The Seattle Kraken played their 45th game of the season Thursday against the streaking New Jersey Devils, one of the best teams in the Eastern Conference. When Andre Burakovsky circled around the offensive zone in overtime and loaded up a shot that squeezed through the pads of Mackenzie Blackwood, the Kraken officially took over first place in the Pacific Division from the Vegas Golden Knights. 

So, did you expect the Kraken to be in first place 45 games into the season? Yeah, neither did we. 

“I don’t know where we were at this point last year points-wise, but it goes to show that we took a big step as a team and as an organization,” said Ryan Donato, who was one of the heroes for Seattle. 

This feels like one of those inflection points in the season, as the Kraken cleared a huge hurdle Thursday and now will try to put some distance between themselves and the rest of the division. 

Here are our Three Takeaways from a thrilling and memorable 4-3 Kraken overtime win against the Devils.

Takeaway #1: Kraken bent but didn’t break

After a hellaciously long stretch of road games (with one midday home game against the Tampa Bay Lightning mixed in Monday), Seattle came out Thursday looking rejuvenated. For a good stretch of the first period, it felt like the Kraken were doing whatever they wanted with the puck and were setting themselves up for grade-A chance after grade-A chance. 

“We played quick again tonight,” coach Dave Hakstol said. “We had our energy back, physically and mentally we were on it, and you could feel that right from the start of the hockey game. And that carried through, I mean there’s gonna be momentum swings back and forth, but you could feel that throughout the hockey game.”

Blackwood stood mostly tall in the opening 20 minutes, kicking out 14 of the 15 shots he faced in the frame, but Ryan Donato broke through for his first of two goals on the night at 12:27.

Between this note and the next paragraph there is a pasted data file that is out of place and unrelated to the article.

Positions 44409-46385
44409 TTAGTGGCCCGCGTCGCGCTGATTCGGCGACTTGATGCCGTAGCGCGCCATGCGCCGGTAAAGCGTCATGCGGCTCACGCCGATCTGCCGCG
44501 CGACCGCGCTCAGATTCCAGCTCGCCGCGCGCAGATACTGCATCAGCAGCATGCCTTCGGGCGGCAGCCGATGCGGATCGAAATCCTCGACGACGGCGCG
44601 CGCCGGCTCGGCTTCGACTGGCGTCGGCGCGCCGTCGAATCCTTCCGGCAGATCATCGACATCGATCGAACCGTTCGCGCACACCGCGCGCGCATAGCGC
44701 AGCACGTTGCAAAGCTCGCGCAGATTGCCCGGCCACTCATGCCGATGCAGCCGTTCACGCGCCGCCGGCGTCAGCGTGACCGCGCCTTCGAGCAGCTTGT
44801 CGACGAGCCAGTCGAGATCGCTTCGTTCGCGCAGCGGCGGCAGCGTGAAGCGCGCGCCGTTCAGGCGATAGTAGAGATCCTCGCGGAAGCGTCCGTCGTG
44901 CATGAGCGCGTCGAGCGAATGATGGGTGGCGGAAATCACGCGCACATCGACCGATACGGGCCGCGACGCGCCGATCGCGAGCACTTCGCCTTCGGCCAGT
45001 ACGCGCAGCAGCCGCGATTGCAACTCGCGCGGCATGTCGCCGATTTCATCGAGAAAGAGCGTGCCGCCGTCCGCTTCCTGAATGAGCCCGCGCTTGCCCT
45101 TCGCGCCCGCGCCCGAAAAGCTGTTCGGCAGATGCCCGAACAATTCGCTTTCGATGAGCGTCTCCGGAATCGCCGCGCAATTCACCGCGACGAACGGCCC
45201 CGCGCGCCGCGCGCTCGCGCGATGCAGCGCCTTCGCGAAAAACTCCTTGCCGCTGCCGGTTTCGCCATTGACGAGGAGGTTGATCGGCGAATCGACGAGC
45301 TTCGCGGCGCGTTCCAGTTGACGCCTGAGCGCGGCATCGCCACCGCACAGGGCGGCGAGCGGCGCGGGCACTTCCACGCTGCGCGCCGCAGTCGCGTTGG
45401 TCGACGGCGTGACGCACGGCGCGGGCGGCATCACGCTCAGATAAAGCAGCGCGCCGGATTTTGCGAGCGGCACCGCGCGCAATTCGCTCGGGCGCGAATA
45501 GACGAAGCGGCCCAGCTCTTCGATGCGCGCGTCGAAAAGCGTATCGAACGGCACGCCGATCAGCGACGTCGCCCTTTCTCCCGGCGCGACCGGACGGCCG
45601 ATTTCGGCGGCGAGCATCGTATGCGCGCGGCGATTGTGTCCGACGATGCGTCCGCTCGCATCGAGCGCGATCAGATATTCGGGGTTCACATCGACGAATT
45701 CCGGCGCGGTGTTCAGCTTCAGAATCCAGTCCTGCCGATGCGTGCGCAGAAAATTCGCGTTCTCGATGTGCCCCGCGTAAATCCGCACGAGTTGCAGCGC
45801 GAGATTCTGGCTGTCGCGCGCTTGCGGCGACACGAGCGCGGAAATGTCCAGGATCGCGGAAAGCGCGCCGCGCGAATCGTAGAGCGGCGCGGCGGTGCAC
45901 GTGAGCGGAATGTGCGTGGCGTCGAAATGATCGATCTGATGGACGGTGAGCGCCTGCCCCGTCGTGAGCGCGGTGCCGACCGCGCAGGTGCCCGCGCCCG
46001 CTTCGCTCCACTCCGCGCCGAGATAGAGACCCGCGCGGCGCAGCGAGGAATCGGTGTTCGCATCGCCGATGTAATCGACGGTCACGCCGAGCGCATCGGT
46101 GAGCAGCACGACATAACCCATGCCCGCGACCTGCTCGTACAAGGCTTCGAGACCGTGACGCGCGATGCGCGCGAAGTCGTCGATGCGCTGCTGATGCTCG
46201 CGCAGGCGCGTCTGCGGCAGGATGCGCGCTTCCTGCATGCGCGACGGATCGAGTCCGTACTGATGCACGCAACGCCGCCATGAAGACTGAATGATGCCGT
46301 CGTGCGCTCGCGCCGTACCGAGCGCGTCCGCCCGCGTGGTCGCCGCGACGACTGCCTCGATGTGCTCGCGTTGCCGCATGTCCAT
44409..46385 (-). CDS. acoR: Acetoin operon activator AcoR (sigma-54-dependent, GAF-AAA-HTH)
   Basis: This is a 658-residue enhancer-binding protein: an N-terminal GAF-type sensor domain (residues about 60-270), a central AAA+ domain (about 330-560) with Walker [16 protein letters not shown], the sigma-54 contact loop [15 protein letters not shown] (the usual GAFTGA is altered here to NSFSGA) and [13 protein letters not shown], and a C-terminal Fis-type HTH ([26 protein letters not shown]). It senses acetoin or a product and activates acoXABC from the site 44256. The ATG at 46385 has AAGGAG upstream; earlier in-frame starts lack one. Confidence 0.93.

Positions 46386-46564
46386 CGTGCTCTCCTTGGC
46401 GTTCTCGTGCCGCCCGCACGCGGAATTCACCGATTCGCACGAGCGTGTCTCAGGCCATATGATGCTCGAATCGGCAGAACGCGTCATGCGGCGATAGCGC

Midway through the second, Jordan Eberle had a chance to make it a 3-0 game and put the Kraken on cruise control, but after deking Blackwood out of his jock, Eberle backhanded a shot off the post. Seconds later, Dawson Mercer got the Devils on the board at the other end, and suddenly New Jersey had life. 

Sure enough, some hairy moments ensued down the stretch. With the Kraken on their only power play of the game, Mercer chipped a puck past Vince Dunn and found Erik Haula, who had gotten behind Seattle’s defense. Haula flew in and beat Martin Jones to tie the game at 6:04 of the third period. 

The Kraken pushed right back with a Brandon Tanev goal at 7:51, set up beautifully by Yanni Gourde and Donato. But the comeback kids from New Jersey had a relentless push with their goalie pulled in the final two minutes of regulation, and Nico Hischier banged in another tying goal with just 1:14 left to play. 

Still, the Kraken didn’t let it take the wind out of their sails, and they instead went right back to work in overtime, finishing the job with Burakovsky’s ripper through the wickets. 

Hakstol said it was resilience that got his team through to the two enormous standings points. “We played a really good first period. Back and forth game from there, and just to be able to push back after the shorty, that can be a dagger at times to give up a goal like that at that time of the game.”

Takeaway #2: The Cale Fleury/Ryan Donato night

One thing that’s been remarkable about this team all season has been the way different guys have stepped up almost every night. Thursday, Donato, playing up the lineup to replace injured Jaden Schwartz, had the first two goals of the game and also the primary assist on Tanev’s third-period tap-in goal.